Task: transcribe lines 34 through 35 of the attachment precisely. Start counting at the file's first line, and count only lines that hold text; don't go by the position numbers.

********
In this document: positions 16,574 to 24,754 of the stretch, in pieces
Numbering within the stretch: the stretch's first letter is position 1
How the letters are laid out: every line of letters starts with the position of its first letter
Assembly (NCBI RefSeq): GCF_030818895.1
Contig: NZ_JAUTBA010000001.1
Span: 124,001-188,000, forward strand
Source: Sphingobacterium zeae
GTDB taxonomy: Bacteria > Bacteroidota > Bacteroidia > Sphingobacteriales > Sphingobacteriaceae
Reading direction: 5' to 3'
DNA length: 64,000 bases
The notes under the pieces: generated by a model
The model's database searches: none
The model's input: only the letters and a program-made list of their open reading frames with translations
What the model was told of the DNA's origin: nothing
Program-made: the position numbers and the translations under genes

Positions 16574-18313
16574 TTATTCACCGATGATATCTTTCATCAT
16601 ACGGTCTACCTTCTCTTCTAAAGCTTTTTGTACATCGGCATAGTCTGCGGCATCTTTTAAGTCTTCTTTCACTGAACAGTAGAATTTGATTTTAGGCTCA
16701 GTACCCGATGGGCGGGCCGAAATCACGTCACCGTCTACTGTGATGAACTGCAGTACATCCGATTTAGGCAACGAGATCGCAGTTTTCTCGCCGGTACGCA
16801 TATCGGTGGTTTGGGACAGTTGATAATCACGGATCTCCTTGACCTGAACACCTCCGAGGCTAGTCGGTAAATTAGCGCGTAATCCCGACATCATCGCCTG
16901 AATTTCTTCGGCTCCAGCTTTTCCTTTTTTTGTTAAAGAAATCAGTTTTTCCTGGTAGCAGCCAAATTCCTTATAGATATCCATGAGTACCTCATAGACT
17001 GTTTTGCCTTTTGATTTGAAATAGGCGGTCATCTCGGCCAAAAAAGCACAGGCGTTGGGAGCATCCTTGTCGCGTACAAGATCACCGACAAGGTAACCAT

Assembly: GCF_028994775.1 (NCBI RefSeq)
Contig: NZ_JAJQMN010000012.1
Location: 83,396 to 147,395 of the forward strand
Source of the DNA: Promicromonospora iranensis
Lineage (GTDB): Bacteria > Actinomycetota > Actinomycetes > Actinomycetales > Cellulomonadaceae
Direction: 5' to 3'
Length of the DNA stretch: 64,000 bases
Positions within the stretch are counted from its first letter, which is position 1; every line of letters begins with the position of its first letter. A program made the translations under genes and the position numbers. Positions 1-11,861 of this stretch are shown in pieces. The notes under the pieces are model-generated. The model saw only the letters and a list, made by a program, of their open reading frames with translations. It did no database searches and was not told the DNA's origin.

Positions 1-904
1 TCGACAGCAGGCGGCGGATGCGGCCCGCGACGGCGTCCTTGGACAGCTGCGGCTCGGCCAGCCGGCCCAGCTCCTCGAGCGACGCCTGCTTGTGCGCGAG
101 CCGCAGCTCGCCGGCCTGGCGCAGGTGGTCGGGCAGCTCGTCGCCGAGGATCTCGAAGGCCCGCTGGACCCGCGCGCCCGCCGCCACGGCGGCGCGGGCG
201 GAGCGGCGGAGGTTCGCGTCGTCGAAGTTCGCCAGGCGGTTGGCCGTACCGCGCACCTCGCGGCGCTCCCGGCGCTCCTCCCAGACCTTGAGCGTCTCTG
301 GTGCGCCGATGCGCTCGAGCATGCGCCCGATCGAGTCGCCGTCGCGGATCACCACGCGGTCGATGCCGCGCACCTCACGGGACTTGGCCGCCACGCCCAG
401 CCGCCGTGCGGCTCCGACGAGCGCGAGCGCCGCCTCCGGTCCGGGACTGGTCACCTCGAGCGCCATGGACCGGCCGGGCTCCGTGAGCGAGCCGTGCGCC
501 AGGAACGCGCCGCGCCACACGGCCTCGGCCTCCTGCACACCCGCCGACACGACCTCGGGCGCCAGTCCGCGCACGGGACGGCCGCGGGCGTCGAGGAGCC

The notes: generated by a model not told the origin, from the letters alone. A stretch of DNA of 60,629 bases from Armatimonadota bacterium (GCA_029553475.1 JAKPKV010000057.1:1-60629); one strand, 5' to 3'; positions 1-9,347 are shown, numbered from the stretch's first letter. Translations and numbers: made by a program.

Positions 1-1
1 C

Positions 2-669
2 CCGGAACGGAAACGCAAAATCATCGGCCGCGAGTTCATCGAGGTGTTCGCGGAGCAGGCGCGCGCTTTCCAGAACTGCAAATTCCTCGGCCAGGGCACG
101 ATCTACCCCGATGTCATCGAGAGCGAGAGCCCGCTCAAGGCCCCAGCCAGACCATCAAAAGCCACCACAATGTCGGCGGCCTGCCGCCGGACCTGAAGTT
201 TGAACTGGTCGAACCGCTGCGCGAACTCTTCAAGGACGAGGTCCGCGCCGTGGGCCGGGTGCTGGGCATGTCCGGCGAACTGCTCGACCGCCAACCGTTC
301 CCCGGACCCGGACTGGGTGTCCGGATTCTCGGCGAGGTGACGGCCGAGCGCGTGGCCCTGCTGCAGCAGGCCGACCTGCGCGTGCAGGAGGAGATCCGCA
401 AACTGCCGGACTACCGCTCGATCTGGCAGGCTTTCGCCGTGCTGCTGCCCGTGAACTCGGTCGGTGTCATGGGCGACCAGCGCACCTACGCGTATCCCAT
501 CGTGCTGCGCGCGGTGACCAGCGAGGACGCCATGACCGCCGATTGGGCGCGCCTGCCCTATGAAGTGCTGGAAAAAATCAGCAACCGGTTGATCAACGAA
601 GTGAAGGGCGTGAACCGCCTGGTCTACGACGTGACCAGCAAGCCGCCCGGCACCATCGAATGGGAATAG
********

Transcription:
201 GAGCGGCGGAGGTTCGCGTCGTCGAAGTTCGCCAGGCGGTTGGCCGTACCGCGCACCTCGCGGCGCTCCCGGCGCTCCTCCCAGACCTTGAGCGTCTCTG
301 GTGCGCCGATGCGCTCGAGCATGCGCCCGATCGAGTCGCCGTCGCGGATCACCACGCGGTCGATGCCGCGCACCTCACGGGACTTGGCCGCCACGCCCAG